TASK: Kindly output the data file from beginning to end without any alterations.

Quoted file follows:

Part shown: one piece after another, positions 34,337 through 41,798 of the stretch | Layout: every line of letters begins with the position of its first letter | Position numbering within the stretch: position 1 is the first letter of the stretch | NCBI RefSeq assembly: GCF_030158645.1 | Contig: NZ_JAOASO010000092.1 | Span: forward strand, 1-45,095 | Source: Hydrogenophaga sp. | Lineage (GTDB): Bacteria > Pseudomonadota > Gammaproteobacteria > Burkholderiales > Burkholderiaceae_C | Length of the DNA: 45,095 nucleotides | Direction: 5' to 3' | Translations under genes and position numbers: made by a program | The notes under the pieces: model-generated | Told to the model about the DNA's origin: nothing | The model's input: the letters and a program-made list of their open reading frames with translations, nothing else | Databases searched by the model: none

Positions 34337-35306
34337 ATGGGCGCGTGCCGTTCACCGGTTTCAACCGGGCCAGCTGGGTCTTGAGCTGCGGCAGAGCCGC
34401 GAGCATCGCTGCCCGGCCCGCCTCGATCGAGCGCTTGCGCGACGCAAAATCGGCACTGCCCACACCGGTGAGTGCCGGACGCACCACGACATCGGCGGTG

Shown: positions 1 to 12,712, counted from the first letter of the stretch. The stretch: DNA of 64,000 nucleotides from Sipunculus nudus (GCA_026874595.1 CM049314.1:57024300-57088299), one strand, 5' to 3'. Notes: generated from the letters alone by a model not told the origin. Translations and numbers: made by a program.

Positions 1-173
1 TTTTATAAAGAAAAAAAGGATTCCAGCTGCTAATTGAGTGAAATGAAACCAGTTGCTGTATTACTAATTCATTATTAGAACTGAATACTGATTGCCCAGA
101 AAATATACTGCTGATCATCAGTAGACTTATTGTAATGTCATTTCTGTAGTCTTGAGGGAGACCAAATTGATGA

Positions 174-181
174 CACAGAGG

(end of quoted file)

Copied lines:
Part shown: one piece after another, positions 34,337 through 41,798 of the stretch | Layout: every line of letters begins with the position of its first letter | Position numbering within the stretch: position 1 is the first letter of the stretch | NCBI RefSeq assembly: GCF_030158645.1 | Contig: NZ_JAOASO010000092.1 | Span: forward strand, 1-45,095 | Source: Hydrogenophaga sp. | Lineage (GTDB): Bacteria > Pseudomonadota > Gammaproteobacteria > Burkholderiales > Burkholderiaceae_C | Length of the DNA: 45,095 nucleotides | Direction: 5' to 3' | Translations under genes and position numbers: made by a program | The notes under the pieces: model-generated | Told to the model about the DNA's origin: nothing | The model's input: the letters and a program-made list of their open reading frames with translations, nothing else | Databases searched by the model: none

Positions 34337-35306
34337 ATGGGCGCGTGCCGTTCACCGGTTTCAACCGGGCCAGCTGGGTCTTGAGCTGCGGCAGAGCCGC
34401 GAGCATCGCTGCCCGGCCCGCCTCGATCGAGCGCTTGCGCGACGCAAAATCGGCACTGCCCACACCGGTGAGTGCCGGACGCACCACGACATCGGCGGTG

Shown: positions 1 to 12,712, counted from the first letter of the stretch. The stretch: DNA of 64,000 nucleotides from Sipunculus nudus (GCA_026874595.1 CM049314.1:57024300-57088299), one strand, 5' to 3'. Notes: generated from the letters alone by a model not told the origin. Translations and numbers: made by a program.

Positions 1-173
1 TTTTATAAAGAAAAAAAGGATTCCAGCTGCTAATTGAGTGAAATGAAACCAGTTGCTGTATTACTAATTCATTATTAGAACTGAATACTGATTGCCCAGA
101 AAATATACTGCTGATCATCAGTAGACTTATTGTAATGTCATTTCTGTAGTCTTGAGGGAGACCAAATTGATGA

Positions 174-181
174 CACAGAGG